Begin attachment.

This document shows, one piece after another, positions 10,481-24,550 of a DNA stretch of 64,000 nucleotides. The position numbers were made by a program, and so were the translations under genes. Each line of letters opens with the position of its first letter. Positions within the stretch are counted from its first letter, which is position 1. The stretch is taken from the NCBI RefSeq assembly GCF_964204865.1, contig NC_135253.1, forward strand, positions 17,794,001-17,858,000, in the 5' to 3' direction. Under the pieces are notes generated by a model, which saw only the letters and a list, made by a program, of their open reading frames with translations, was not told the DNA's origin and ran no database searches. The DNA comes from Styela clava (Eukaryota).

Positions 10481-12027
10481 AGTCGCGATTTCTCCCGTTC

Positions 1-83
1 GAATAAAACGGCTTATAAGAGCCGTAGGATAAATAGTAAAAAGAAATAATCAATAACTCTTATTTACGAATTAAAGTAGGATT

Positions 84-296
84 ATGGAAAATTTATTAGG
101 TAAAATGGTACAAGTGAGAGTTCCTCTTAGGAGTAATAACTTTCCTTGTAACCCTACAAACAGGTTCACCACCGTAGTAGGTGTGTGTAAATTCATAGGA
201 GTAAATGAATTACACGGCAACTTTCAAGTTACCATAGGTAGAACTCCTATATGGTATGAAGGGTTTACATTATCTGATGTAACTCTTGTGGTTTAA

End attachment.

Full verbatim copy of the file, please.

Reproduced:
This document shows, one piece after another, positions 10,481-24,550 of a DNA stretch of 64,000 nucleotides. The position numbers were made by a program, and so were the translations under genes. Each line of letters opens with the position of its first letter. Positions within the stretch are counted from its first letter, which is position 1. The stretch is taken from the NCBI RefSeq assembly GCF_964204865.1, contig NC_135253.1, forward strand, positions 17,794,001-17,858,000, in the 5' to 3' direction. Under the pieces are notes generated by a model, which saw only the letters and a list, made by a program, of their open reading frames with translations, was not told the DNA's origin and ran no database searches. The DNA comes from Styela clava (Eukaryota).

Positions 10481-12027
10481 AGTCGCGATTTCTCCCGTTC

Positions 1-83
1 GAATAAAACGGCTTATAAGAGCCGTAGGATAAATAGTAAAAAGAAATAATCAATAACTCTTATTTACGAATTAAAGTAGGATT

Positions 84-296
84 ATGGAAAATTTATTAGG
101 TAAAATGGTACAAGTGAGAGTTCCTCTTAGGAGTAATAACTTTCCTTGTAACCCTACAAACAGGTTCACCACCGTAGTAGGTGTGTGTAAATTCATAGGA
201 GTAAATGAATTACACGGCAACTTTCAAGTTACCATAGGTAGAACTCCTATATGGTATGAAGGGTTTACATTATCTGATGTAACTCTTGTGGTTTAA